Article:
Extracellular ligand-binding events trigger integrin-dependent signal transduction cascades, but other signaling molecules can impinge on integrins to regulate their ability to bind ligand and signal. These include activators of protein kinase C, cAMP, the Ras-related GTPase R-ras, divalent cations, and certain conformation-sensitive anti-integrin antibodies (Hynes, 1999). However, their ability to activate integrin function depends critically on both the cellular context in which the integrins are expressed as well as the specific integrin subunits and splice variants present (Keely et al., 1999). Few studies have addressed integrin activation in the CNS (Ivins et al., 2000).
Here, we report that raising cAMP levels in CNS neurons also activates neuronal integrin function. Surprisingly, in contrast to previously reported effects of cAMP elevation in neurons, the effect of cAMP elevation on integrin activation is independent of protein kinase A (PKA). Furthermore, the effect of cAMP on integrin activation is not mimicked by cGMP nor by activation of EPAC (exchange protein directly activated by cAMP) or Rap1. These results suggest the existence of a novel cyclic nucleotide-stimulated pathway in neurons that leads to activation of neuronal integrin function.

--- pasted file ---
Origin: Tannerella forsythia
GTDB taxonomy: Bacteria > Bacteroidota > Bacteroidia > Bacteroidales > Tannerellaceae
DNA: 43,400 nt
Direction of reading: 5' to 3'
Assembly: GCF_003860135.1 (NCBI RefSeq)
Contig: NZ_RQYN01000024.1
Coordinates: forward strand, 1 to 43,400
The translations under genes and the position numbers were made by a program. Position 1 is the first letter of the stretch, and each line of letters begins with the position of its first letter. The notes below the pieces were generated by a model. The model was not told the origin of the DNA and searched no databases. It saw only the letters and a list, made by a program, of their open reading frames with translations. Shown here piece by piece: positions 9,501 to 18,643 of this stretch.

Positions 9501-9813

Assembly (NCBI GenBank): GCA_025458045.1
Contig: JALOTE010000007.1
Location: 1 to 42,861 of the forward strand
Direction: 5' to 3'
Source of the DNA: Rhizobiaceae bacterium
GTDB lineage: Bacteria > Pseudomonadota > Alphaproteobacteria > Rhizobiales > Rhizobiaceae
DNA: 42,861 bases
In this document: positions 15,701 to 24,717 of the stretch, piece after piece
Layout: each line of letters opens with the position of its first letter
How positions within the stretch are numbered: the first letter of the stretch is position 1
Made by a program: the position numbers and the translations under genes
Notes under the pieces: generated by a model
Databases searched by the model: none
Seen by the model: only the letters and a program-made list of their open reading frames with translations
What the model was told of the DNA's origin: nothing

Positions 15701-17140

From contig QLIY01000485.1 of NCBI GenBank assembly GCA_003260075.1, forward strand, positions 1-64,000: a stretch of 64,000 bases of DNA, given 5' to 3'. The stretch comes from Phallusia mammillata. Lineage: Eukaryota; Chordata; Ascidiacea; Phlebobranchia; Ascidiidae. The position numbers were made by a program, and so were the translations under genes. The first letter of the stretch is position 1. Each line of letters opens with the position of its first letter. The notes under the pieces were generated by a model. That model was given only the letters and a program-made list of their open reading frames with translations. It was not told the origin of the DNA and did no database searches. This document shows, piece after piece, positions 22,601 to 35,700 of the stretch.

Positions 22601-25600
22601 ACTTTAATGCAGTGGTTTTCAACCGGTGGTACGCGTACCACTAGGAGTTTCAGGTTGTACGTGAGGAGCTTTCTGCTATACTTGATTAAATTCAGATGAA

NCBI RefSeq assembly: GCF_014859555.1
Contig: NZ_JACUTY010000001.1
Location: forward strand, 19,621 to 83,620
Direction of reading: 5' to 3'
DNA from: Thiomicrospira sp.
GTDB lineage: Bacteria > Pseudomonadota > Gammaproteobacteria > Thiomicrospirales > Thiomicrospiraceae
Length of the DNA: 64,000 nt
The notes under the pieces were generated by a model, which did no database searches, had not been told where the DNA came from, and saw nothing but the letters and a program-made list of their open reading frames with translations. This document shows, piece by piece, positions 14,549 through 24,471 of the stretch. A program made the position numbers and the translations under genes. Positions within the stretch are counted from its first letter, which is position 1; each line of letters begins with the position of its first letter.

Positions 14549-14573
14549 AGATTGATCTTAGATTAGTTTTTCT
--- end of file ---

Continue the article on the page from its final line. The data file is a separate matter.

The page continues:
Materials and Methods
Cell culture. Cultures of late embryonic retinal neurons were derived from embryos of timed pregnant Sprague Dawley rats (Harlan Sprague Dawley, Indianapolis, IN), CD-1 mice (Harlan Sprague Dawley), or chicks (CBT Farms, Chestertown, MD) as described previously (Ivins et al., 1998, 2000), with the exception that tissue was enzymatically digested with papain (7.5 U/ml, 15 min, 37°C; Worthington, Freehold, NJ). Cells were plated in DMEM/F12 (1:1; Mediatech, Ormond Beach, FL) containing 0.5% BSA (crystalline; ICN Biochemicals, Costa Mesa, CA), pen/strep, glutamine, and N2 (Invitrogen, San Diego, CA) supplements. Assays of neurite outgrowth were performed in 96 well plates (3596; Costar, Cambridge, MA) at a cell density of 50,000 cells per well. Substrates were prepared as described previously (Ivins et al., 2000) using LN-1 or LN-2/4 (Sigma, St. Louis, MO). When present, unless stated otherwise, drugs were added to wells before the addition of cells. Cultures were incubated overnight (16–18 hr) before fixation. All experiments were repeated a minimum of three times with similar results.